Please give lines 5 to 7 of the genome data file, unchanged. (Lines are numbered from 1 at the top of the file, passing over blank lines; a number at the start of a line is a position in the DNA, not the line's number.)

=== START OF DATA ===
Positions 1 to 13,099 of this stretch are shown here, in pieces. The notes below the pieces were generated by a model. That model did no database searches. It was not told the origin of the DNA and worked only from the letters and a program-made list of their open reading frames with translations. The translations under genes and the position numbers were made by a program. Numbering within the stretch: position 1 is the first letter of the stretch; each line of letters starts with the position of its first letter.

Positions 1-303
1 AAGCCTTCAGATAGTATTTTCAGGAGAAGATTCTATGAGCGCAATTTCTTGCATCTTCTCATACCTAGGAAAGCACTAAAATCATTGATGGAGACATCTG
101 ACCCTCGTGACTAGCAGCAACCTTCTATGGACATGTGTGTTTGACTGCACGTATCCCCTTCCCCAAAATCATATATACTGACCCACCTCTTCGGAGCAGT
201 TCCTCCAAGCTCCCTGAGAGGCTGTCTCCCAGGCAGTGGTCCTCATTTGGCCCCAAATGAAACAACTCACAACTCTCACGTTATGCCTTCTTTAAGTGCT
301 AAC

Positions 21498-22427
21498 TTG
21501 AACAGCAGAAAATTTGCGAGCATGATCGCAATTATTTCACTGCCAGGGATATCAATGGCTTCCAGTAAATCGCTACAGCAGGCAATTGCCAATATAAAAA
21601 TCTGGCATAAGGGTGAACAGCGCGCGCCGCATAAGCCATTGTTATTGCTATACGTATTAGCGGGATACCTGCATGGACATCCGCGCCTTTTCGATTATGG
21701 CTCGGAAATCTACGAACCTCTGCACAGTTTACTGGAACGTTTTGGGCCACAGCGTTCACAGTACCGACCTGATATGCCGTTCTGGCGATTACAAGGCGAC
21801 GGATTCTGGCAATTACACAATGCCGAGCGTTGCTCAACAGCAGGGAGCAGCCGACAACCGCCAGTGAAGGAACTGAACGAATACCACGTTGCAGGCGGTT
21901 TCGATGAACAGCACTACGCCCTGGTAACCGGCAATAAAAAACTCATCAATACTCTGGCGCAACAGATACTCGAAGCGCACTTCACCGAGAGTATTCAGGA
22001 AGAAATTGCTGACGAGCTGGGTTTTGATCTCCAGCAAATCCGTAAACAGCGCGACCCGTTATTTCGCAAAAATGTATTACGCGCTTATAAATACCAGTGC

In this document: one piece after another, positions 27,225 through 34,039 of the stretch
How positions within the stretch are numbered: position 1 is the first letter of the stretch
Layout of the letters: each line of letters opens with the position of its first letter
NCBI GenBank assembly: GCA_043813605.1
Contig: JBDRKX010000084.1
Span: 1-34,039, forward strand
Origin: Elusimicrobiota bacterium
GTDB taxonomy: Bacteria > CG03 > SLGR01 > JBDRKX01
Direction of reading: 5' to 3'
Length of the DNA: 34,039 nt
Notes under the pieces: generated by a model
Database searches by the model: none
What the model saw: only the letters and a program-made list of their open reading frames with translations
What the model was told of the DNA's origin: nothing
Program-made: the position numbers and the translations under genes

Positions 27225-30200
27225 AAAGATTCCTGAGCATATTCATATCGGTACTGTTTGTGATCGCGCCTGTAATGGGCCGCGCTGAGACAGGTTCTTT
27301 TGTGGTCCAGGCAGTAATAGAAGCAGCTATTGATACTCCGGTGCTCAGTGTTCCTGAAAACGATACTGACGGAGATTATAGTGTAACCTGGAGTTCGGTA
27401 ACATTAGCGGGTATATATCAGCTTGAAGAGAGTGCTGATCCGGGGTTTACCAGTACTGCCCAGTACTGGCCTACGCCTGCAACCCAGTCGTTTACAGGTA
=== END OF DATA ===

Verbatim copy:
201 TCCTCCAAGCTCCCTGAGAGGCTGTCTCCCAGGCAGTGGTCCTCATTTGGCCCCAAATGAAACAACTCACAACTCTCACGTTATGCCTTCTTTAAGTGCT
301 AAC

Positions 21498-22427